October is Domestic Violence Awareness Month: Exposing the Hidden Truth

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Most of us are aware that domestic violence is a major problem in our culture. We've all heard stories of women who have dealt with an abusive spouse, or possibly know someone has been in that situation. But how many know that men are also victims of domestic violence and domestic abuse? Exposing the hidden truth: "Trapped in Silence," a new trailblazing book co-authored by Claudia and Kimberly, California Psychotherapists with Alternatives to Domestic Violence, who specialize in abuse issues with both victims and their perpetrators; focuses on the larger message that abuse against anyone is wrong and must be openly addressed.

What few people know is that

The Facts: According to Claudia Cornell, Psy.D. and Kimberly Taylor, M.S. "What few people know is that "every 37 seconds, a man is physically abused by an intimate partner," (Department of Justice/Center for Disease Prevention and Control report on the National Violence Against Women Survey). Kim Taylor, Program Director to Alternatives to Domestic Violence adds that in most cases, "the abuser is the man's wife or girlfriend."

Tough Economic Times often triggers Domestic Violence: With October being Domestic Violence Awareness Month, now is the perfect time to really become aware of this increasing problem, explains Dr. Cornell. With stress levels on the rise due to the economy, there are unfortunate consequences. Claudia states: "when there is a financial strain on the household, domestic violence becomes more prevalent regardless of gender."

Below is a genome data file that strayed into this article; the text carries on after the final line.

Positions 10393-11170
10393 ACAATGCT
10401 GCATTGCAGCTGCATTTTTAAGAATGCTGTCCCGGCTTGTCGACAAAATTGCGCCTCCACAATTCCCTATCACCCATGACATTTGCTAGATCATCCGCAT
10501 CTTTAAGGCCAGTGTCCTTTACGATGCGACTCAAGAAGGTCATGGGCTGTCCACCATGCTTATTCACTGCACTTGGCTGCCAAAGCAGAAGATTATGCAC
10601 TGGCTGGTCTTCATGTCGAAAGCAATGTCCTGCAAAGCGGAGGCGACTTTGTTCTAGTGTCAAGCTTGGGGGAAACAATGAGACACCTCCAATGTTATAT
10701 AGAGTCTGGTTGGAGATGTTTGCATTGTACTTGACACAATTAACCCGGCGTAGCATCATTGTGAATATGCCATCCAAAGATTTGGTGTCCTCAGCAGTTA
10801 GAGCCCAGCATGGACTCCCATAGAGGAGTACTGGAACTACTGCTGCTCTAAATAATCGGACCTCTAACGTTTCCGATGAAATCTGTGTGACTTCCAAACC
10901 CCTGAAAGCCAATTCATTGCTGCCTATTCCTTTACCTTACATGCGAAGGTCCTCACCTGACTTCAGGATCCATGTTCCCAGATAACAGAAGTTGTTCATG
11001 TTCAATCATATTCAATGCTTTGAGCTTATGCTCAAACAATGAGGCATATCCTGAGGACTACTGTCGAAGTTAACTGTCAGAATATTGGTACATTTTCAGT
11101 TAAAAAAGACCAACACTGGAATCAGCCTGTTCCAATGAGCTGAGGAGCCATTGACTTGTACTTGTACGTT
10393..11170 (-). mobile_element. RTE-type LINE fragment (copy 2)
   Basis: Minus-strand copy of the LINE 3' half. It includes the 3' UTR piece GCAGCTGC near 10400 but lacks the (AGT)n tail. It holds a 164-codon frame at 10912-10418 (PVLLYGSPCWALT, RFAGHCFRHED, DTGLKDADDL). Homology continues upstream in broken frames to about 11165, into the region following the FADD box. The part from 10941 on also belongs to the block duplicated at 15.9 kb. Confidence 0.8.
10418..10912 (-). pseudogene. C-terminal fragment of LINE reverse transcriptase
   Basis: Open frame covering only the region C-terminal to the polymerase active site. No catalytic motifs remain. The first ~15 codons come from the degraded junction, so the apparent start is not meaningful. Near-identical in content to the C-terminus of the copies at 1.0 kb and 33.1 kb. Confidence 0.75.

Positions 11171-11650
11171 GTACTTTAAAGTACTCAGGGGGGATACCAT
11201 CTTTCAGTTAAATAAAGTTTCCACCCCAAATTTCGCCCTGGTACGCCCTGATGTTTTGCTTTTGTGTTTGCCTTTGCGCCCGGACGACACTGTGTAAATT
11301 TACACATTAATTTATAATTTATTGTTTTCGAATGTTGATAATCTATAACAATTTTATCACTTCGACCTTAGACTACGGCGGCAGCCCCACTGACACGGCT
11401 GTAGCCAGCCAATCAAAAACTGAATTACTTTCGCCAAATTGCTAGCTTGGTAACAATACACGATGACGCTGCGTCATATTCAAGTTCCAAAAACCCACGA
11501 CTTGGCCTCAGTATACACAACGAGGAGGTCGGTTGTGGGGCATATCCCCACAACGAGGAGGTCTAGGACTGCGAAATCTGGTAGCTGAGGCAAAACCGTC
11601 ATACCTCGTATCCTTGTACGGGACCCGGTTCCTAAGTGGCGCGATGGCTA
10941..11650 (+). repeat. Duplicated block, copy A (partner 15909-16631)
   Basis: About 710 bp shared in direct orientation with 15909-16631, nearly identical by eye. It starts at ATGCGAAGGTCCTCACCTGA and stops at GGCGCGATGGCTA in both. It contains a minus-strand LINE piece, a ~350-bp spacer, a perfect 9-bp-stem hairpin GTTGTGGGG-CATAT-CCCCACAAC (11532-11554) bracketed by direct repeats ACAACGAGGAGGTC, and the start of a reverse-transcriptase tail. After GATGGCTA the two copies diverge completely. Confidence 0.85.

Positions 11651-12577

Exposing the hidden truth: "Trapped in Silence," a new trailblazing book co-authored by Claudia and Kimberly, California Psychotherapists with Alternatives to Domestic Violence, who specialize in abuse issues with both victims and their perpetrators; focuses on the larger message that abuse against anyone is wrong and must be openly addressed.

Getting Help: Trapped in Silence, The book shines light on and creates awareness of this hidden abuse. The goal is to help break stereotypes and allow men the freedom to speak out and seek help. It is also designed to highlight warning signs of abuse and offer support for men who feel they have nowhere to turn.

Breaking Stereotypes: "Many people seem to think that men who find themselves in this type of situation are weak, however the opposite is true. They are not weak, they are in a very difficult situation," explains Kimberly Taylor, who is the Program Manager with Alternatives to Domestic Violence. "These men are often stable, moral, successful men," Dr. Cornell adds. "In fact, many of the abused men we know of are highly respected members of the community, including business owners, corporate executives, professional athletes and men who are active in their church."

The book is not only designed to help men caught in the abuse cycle but also to encourage abusive women to seek the treatment and counseling services that they need, so that the family structure can be maintained whenever possible.

http://www.womenabusingmen.org

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Anthony Mora
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